The cliffs in this area are internationally important for fulmars, shags, kittiwakes, guillemots, razorbills and black guillemots. The new system means that the final waste water discharge will go straight out to sea without affecting the cliffs at all. Scottish Natural Heritage and the Scottish Environment Protection Agency were consulted prior to the work commencing.

Project manager Ross Murray said: “The improved outfall point will be good news for the environment. We’ve also programmed this work to take place outwith the normal tourist season as the Whaligoe Steps are a popular attraction. And our drilling work will be carried out with minimal disruption to people living nearby.”

26 October 05
Homes in the Newtonhill area of Wick are benefiting from a Scottish Water project worth approximately £100,000 which has resulted in their waste water being given an improved level of treatment.

No more discharges into a ditch
Until now 6 households discharged into a septic tank which was 40 years old and at capacity. Its final discharge was into a local ditch. This situation has now ended, benefiting the local environment.

The septic tank has been converted into a pumping station which now transfers the waste water via a new sewer pipe to the main treatment plant at Wick, which treats waste water to a high, modern standard.

During the work care was taken to keep noise and traffic disruption to a minimum, especially as Newtonhill is near Wick High School.

Investing in Caithness
Since its creation in 2002, Scottish Water has completed £134million of improvements across the Highlands. The investment in new water treatment works, waste water treatment works, water mains and sewers is being delivered by Scottish Water Solutions, a partnership of utility companies and contractors.

Here are some other Caithness projects already complete:

  • Reay: 5 new septic tanks, worth a total of £300,000, now installed. This ends the practise of pumping raw sewage into the Pentland Firth.

  • Bower: Around £350,000 has been invested in a new septic tank and reed bed to clean up the discharge into the Burn of Bower.

  • Papigoe: £400,000 has been invested to stop raw sewage going into the sea. Waste water is now pumped to the treatment plant at Wick.

And here are some Caithness projects nearing completion:

  •  Thurso: £13million waste water treatment works on schedule and due for completion by the end of the year.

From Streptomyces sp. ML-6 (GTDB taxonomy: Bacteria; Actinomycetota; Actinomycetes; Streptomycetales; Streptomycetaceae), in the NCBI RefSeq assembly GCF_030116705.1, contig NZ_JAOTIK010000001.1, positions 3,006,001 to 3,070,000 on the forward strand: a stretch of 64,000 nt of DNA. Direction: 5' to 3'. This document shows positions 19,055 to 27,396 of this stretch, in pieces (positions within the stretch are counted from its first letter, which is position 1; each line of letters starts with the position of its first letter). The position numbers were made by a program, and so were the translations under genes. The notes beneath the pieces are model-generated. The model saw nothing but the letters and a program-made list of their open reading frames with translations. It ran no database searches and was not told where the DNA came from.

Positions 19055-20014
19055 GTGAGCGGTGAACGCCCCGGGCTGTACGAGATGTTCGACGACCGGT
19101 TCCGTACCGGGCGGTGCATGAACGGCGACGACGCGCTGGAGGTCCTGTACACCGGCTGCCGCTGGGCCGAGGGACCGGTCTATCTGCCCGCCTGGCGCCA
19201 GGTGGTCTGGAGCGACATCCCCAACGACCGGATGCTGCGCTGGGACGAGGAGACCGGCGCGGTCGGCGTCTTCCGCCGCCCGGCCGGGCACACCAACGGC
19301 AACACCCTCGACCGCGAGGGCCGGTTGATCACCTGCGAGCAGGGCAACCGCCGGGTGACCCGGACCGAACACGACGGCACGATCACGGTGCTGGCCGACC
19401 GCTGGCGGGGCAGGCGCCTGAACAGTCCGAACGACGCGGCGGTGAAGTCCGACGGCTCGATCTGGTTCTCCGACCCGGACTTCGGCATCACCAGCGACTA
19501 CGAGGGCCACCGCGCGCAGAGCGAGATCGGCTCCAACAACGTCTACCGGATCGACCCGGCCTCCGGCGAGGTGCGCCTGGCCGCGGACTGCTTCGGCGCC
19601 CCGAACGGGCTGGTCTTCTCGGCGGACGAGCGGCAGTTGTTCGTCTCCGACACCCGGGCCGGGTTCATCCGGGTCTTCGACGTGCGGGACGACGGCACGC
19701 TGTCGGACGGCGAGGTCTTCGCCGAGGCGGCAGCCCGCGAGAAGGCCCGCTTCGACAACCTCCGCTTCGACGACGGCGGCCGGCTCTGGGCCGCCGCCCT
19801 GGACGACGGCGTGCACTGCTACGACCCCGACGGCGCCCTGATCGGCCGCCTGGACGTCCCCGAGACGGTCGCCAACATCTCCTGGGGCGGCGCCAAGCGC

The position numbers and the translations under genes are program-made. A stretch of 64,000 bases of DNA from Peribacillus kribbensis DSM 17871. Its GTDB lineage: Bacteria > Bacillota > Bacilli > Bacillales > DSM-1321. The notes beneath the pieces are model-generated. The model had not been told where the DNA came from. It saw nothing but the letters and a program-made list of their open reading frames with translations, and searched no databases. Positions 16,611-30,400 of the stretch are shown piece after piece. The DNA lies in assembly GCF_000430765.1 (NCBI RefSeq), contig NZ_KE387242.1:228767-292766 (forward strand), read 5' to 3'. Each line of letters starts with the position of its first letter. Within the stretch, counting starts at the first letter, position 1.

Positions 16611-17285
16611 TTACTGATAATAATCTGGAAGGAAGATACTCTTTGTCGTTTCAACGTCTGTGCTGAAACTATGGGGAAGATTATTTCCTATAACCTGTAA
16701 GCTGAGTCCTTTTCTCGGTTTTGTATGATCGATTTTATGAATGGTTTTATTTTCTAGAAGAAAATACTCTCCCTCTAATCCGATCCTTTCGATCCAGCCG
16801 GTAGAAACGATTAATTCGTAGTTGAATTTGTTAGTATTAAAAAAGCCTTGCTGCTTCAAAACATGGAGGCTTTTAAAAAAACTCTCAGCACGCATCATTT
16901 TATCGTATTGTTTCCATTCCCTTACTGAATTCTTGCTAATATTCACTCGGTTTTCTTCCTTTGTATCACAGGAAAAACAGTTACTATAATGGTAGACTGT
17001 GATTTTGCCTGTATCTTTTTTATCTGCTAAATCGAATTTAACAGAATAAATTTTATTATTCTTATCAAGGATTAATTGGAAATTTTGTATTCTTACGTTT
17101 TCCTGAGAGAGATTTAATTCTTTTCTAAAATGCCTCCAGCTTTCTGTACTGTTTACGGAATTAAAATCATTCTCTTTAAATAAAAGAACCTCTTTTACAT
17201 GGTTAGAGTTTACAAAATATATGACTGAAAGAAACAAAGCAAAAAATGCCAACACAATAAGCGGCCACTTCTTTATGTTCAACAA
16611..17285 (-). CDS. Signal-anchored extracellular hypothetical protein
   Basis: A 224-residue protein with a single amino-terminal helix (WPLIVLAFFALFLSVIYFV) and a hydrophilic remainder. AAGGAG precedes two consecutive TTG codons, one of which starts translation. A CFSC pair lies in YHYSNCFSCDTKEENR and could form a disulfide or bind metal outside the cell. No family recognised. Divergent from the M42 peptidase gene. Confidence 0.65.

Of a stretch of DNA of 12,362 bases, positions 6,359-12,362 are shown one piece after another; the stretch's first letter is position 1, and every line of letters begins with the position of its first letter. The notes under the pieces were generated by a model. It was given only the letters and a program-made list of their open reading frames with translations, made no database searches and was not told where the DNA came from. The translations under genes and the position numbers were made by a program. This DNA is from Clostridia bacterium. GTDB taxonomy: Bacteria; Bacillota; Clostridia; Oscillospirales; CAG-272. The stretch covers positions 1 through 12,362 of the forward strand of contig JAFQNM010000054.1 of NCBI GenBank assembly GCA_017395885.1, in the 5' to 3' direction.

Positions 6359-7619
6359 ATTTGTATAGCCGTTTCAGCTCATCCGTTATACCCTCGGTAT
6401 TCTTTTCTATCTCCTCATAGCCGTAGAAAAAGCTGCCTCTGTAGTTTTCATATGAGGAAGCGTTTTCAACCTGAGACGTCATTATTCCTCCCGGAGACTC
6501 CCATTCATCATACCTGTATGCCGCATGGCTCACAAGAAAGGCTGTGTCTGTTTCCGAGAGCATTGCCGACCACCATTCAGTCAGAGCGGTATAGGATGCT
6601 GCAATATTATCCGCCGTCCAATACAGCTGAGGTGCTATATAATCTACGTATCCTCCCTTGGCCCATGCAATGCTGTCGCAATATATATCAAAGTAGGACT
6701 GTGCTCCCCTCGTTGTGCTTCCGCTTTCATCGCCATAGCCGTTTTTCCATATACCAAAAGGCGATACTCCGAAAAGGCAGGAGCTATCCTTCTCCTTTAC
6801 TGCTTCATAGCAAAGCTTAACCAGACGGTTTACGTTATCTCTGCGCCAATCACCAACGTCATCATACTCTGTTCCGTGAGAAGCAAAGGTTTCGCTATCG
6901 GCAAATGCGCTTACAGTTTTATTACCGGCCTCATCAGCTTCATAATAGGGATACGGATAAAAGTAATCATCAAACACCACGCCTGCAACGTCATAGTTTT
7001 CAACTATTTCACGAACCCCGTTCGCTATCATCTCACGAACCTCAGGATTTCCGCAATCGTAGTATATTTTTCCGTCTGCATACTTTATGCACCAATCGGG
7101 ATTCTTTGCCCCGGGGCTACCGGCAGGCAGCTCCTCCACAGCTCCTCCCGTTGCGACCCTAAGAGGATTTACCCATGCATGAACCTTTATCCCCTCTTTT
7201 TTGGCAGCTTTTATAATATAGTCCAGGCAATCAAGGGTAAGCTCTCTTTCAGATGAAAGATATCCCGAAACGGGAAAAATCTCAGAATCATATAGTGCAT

• Dunnet: £180,000 to clean up popular bathing waters. New parts and equipment are being installed at the waste water treatment works.

  • Castletown: £2.5million project will also help improve the famous waters of Dunnet Bay.

  • Lybster: £500,000 project to end to raw sewage trickling down cliffs. This is good news for residents and the local wildlife.

Project manager Ross Murray said: “The residents of Newtonhill can be assured that their waste water is now receiving an improved and appropriate level of treatment. It’s all part of our effort to clean up the environment.”

16 August 05
A £2.5million project to improve the famous waters of Dunnet Bay in Caithness is getting underway.
A new waste water treatment system, involving a septic tank, is to be installed about 1km west of Dunnet bathing beach to serve the community of Castletown. This will replace the existing plant at Castlehill, providing an improved level of treatment with a final discharge further away from the bathing beach.
The work is being carried out by Morrison Construction and is due for completion in the spring.

The tank will treat waste from the area’s 1,200 residents. It has been designed to cope with any future expansion of the community. It can deal with waste from an extra 100 houses.

Dunnet Bay is about 5 miles east of Thurso. The area is famed for wildlife such as otters, porpoises, whales, dolphins, seals and puffins.

Keeping people informed
Scottish Water Solutions, the partnership of utility companies and contractors delivering Scottish Water’s 2002-06 £18billion Capital Investment Programme, has kept the community informed about the project and will keep any disruption during the work to a minimum.

Investing in Caithness
The Castletown project is one of a number aimed at improving the Caithness environment:

  • Thurso East: £13million waste water treatment works on schedule and due for completion by the end of the year.

  • Dunnet: £180,000 to clean up popular bathing waters. New parts and equipment are being installed at the waste water treatment works.

  • Reay: 5 new septic tanks, worth a total of £300,000, now installed. This ends the practise of pumping raw sewage into the Pentland Firth.

  • Bower: Around £350,000 has been invested in a new septic tank and reed bed to clean up the discharge into the Burn of Bower.